The War to End All Wars

Topics: World War II, Treaty of Versailles, World War I Pages: 4 (1554 words) Published: October 31, 2007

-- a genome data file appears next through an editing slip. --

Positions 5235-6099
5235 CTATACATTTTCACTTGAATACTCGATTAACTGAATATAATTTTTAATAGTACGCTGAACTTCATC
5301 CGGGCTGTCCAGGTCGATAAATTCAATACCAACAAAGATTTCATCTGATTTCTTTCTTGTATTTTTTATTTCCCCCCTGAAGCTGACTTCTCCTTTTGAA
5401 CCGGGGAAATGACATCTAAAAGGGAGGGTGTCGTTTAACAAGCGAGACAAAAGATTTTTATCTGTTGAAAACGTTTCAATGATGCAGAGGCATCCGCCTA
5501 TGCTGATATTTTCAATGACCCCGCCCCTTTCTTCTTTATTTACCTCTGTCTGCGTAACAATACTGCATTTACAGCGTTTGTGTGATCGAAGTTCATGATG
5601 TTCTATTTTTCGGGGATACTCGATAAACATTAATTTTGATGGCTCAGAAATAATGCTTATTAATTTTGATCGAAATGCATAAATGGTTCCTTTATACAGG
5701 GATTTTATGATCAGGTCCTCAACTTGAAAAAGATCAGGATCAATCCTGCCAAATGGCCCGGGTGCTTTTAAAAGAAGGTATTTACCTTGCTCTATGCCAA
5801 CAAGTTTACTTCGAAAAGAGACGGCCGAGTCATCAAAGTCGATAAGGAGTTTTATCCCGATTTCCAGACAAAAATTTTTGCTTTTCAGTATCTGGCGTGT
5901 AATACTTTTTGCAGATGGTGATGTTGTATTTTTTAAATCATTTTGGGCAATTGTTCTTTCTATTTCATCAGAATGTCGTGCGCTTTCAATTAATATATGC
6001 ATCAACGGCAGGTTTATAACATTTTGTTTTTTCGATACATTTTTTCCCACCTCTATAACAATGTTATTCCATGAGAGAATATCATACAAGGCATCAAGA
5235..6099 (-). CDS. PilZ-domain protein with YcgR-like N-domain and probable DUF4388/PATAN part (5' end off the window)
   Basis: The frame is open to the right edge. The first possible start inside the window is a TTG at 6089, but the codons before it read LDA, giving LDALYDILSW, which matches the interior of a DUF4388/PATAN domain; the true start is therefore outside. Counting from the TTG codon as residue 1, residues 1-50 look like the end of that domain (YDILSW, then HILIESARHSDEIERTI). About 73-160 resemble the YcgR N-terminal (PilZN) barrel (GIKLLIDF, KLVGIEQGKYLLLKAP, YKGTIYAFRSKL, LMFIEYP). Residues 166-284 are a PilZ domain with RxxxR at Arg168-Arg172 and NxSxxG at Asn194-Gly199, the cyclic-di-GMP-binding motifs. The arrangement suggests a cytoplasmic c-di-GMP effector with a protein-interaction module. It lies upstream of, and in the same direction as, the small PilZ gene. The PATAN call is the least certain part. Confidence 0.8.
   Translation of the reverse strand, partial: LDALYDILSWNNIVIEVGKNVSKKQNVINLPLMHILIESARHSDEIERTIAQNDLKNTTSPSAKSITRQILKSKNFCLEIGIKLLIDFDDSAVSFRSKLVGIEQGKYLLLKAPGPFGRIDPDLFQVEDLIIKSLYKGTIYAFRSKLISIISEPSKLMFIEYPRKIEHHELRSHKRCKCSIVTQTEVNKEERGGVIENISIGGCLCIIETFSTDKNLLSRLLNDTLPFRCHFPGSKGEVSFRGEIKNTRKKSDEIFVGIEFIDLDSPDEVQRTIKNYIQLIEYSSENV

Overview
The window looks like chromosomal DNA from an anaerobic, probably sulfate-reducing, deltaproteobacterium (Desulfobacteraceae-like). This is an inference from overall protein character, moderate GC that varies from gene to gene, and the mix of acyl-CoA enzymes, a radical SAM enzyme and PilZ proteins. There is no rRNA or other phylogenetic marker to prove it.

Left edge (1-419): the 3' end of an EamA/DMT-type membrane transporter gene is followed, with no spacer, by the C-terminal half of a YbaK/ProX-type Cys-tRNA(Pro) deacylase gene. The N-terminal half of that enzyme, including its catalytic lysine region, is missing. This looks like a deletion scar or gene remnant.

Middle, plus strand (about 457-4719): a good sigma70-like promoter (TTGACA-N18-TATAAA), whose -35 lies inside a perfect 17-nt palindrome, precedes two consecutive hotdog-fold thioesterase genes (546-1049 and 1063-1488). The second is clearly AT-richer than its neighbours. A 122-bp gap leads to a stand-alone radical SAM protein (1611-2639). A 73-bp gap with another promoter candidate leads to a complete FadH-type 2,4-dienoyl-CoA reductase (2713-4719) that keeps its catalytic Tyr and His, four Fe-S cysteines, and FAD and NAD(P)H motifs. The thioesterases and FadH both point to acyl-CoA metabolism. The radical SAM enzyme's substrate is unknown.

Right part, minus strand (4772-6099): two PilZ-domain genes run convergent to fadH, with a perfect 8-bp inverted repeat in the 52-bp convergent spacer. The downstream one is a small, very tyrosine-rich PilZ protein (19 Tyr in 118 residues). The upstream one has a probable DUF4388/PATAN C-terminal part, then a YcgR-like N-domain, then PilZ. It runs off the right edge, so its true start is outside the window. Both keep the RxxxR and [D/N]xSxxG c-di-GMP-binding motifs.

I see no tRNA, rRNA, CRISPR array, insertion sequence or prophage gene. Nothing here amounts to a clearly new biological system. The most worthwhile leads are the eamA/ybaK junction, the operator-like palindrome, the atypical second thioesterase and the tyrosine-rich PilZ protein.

World War I, known as the Great War, was the first total war between the European nations. Many soldiers had died in the terrible conditions of the trenches. Not only were countless lives lost in the war, but land, especially in France and Belgium, were also destroyed. There were also many controversies when the Great War finally ended. Many leaders had different and conflicting opinions on how the treaty was going to be put together. Some, like Clemenceau and Lloyd George of Britain, wanted the Treaty of Versailles to punish and blame Germany for starting the war. Others, like Woodrow Wilson of the US, felt that laying blame would not lead to peace. The United States, France, and Britain were called the "Big Three," since they dominated in the League of Nations and in the creation of the Treaty of Versailles. The Treaty of Versailles consisted of 440 clauses. Some of the most important clauses of the treaty was that Germany had to give up certain parts of her European territories and colonies, and limit the size and power of her army and navy (Articles 159-213). Articles 45-50 states that the Saar Basin, an important coal area, was to be owned and controlled by France because of the destruction of the coalmines north of France. Also, Articles 100-108 states that the city of Danzig was to be made a free city. This weakened Germany territorially, militarily, and economically. Moreover, a League of Nations (Articles 1-26) was created in order to maintain peace. Article 231, the famous "war guilt clause", was an important part of the Treaty of Versailles. It stated that Germany and her allies were responsible for the war and had to pay reparations for the damages done. Some argue that the treaty created peace, others argue that it created disputes that later led to World War II. I believe that to a small extent, the Treaty of Versailles did achieve the goal of creating the conditions that led to a peaceful world; in spite of its failures, the treaty was the first...
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